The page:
Three matchups for the Alabama defense in the Crimson Tide's upcoming game against Florida:
Depending on Mosley's availability, Hightower's role might change this week.
From the UA perspective: C.J. Mosley is perfect for matchups like this one. Unfortunately for the Crimson Tide, it's space specialist will likely be limited at best on Saturday.
Mosley, who flashed his outstanding coverage skills on an interception return for a touchdown in last year's meeting with the Gators, hasn't been able to do much this week after dislocating his right elbow in UA's win over Arkansas. Nick Saban said after Wednesday's practice that Mosley would be a game-time decision.Translation: Johnson, Trey DePriest and Jerrell Harris need to be ready to go on Saturday.
Still, this isn't 2007, when options at the inside linebacker spots were limited to all of about three players. Four years later, there are a number of combinations UA can go with to help fill the void if it comes to that.
Johnson, a starter alongside Hightower in the base defense, is a candidate for an expanded role in the nickel. DePriest is also a possibility at money in the nickel (weakside) and mack (middle) in the dime.
Hightower, who typically moves outside to rush the passer in the dime, could be asked to play inside when the Crimson Tide goes with six defensive backs, with Adrian Hubbard and Alex Watkins candidates to enter the game as an edge pass rusher. And then there's Harris, a starter at strongside linebacker in the base defense who has experience inside in the nickel and dime packages.
Regardless of who lines up where, the goal will be the same: take away the checkdowns to Rainey and Demps and wrap them up when they do touch the football.
From the Florida perspective: Demps, who has been clocked at 9.96 seconds in the 100 meters, is the collegiate version of Usain Bolt. For my money, though, Rainey is the better all-around football player.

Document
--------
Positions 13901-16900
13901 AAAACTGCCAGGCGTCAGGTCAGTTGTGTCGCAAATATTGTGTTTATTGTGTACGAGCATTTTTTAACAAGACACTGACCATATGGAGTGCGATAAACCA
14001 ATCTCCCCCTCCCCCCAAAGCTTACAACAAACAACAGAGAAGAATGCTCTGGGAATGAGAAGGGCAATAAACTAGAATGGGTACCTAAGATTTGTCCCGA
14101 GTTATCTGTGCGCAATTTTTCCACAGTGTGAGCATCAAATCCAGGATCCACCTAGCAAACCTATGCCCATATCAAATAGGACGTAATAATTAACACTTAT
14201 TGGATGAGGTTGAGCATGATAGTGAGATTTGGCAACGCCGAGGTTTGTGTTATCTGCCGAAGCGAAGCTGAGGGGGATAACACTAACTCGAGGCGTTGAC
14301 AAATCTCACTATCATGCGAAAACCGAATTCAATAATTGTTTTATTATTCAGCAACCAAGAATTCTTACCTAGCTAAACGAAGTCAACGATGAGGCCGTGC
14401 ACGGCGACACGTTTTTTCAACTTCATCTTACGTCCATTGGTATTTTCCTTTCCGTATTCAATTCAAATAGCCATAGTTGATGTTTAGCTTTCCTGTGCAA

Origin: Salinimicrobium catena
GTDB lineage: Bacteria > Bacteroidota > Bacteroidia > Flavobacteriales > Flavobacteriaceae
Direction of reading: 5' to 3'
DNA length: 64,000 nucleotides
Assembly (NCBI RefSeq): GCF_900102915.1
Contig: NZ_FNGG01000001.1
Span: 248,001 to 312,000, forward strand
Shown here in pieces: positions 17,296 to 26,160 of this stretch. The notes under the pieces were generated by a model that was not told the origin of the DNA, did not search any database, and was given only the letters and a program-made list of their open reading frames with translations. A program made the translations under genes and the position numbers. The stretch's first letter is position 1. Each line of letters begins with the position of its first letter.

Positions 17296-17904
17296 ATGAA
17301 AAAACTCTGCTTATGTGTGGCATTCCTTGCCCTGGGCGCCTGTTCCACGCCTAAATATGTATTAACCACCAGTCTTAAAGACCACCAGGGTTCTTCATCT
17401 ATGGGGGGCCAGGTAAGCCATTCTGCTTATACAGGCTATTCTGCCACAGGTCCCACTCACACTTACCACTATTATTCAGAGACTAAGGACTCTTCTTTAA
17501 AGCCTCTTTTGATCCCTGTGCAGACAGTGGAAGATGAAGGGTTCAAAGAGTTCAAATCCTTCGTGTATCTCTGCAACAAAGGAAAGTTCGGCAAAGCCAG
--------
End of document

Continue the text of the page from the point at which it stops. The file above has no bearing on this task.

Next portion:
Rainey currently ranks second among SEC players in all-purpose yards, averaging 170 yards per game. He is also the league's all-time career leader in blocked punts with five. At 5-foot-9, 174 pounds, Rainey isn't the biggest back UA will face season, but he's not one to shy away from contact, either.
Between Rainey and Demps, the duo have been on the receiving end of 20 or the Gators' 60 completions through four games. With their ability to turn checkdowns into touchdowns, they are major reasons why offensive coordinator Charlie Weis has been able to keep the training wheels on quarterback John Brantley during the early stages of the season.
With Demps and Rainey on the smallish side, UF has looked to Trey Burton in short yardage and goal line situations. Along with Rainey, Burton will see time behind center in the Wildcat formation.
Who gets the nod?: Alabama defenders need to violate social etiquette Saturday night and invade Demps and Rainey's personal space. At the same time, it will be important to play under control because one missed tackle can result in a 60 meter qualifying heat.
In some ways, going against Demps and Rainey is like defending the option. When they're on the field together, the entire width of the field is in play, so defenders can't abandon their responsibilities if the play doesn't initially come their way.